Voyager 1 Jupiter time lapse animation, a reprocessed high-resolution view. Enlarge to full screen to see the GRS rotation best. Credit: NASA / JPL / Bjorn Jonsson / Ian Regan
If these figures stand up to professional scrutiny, it make one wonder how long the spot will continue to be a planetary highlight. It also helps explain why it’s become rather difficult to see in smaller telescopes in recent years. Yes, it’s been paler than normal and that’s played a big part, but combine pallor with a hundred-plus years of downsizing and it’s no wonder beginning amateur astronomers often struggle to locate the Spot in smaller telescopes . This observing season the Spot has developed a more pronounced red color, but unless you know what to look for, you may miss it entirely unless the local atmospheric seeing is excellent.
Not only has the Spot been shrinking, its rotation period has been speeding up. Older references give the period of one rotation at 6 days. John Rogers (British Astronomical Assn.) published a 2012 paper on the evolution of the GRS and discovered that between 2006 to 2012 – the same time as the Spot has been steadily shrinking – its rotation period has spun up to 4 days. As it shrinks, the storm appears to be conserving angular momentum by spinning faster the same way an ice skater spins up when she pulls in her arms.
Rogers also estimated a max wind speed of 300 mph, up from about 250 mph in 2006. Despite its smaller girth, this Jovian hurricane’s winds pack more punch than ever. Even more fascinating, the Great Red Spot may have even disappeared altogether from 1713 to 1830 before reappearing in 1831 as a long, pale “hollow”. According to Rogers, no observations or sketches of that era mention it. Surely something so prominent wouldn’t be missed. This begs the question of what happened in 1831. Was the “hollow” the genesis of a brand new Red Spot unrelated to the one first seen by astronomer Giovanni Cassini in 1665? Or was it the resurgence of Cassini’s Spot?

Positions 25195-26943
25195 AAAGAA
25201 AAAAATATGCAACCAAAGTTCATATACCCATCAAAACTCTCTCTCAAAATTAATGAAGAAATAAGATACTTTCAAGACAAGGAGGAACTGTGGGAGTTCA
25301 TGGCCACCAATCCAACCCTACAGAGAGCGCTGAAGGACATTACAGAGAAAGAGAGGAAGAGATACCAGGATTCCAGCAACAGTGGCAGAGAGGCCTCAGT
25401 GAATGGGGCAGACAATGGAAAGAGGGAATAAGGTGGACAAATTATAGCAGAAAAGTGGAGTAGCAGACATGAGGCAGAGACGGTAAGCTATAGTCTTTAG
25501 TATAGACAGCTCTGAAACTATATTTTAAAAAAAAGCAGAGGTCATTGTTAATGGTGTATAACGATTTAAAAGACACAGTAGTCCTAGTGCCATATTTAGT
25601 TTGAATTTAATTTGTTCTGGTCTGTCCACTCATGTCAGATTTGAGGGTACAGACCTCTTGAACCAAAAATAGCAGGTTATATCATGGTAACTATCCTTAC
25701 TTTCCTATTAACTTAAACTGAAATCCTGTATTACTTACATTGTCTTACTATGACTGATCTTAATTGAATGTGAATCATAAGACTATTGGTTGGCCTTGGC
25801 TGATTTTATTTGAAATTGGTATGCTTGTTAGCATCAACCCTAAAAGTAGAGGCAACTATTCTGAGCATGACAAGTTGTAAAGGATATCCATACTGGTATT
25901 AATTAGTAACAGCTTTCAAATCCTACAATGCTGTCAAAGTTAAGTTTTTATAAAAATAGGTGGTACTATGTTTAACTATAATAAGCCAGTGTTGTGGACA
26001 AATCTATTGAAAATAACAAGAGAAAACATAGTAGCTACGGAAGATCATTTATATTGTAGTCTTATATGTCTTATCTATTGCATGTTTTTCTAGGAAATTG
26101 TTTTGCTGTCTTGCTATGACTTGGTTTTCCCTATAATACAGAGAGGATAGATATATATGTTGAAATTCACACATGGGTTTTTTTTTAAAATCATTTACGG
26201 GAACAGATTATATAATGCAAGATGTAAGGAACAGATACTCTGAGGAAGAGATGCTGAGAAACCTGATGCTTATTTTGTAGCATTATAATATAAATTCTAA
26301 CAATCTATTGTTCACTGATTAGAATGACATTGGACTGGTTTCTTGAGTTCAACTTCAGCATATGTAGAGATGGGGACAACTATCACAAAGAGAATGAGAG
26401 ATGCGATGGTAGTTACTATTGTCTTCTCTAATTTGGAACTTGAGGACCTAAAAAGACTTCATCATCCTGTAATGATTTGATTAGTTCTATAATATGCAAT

Clearly, the GRS waxes and wanes but exactly what makes it persist? By all accounts, it should have dissipated after just a few decades in Jupiter’s turbulent environment, but a new model developed by Pedram Hassanzadeh, a postdoctoral fellow at Harvard University, and Philip Marcus, a professor of fluid dynamics at the University of California-Berkeley, may help to explain its longevity. At least three factors appear to be at play:
* Jupiter has no land masses. Once a large storm forms, it can sustain itself for much longer than a hurricane on Earth, which plays itself out soon after making landfall.
* Eat or be eaten: A large vortex or whirlpool like the GRS can merge with and absorb energy from numerous smaller vortices carried along by the jet streams.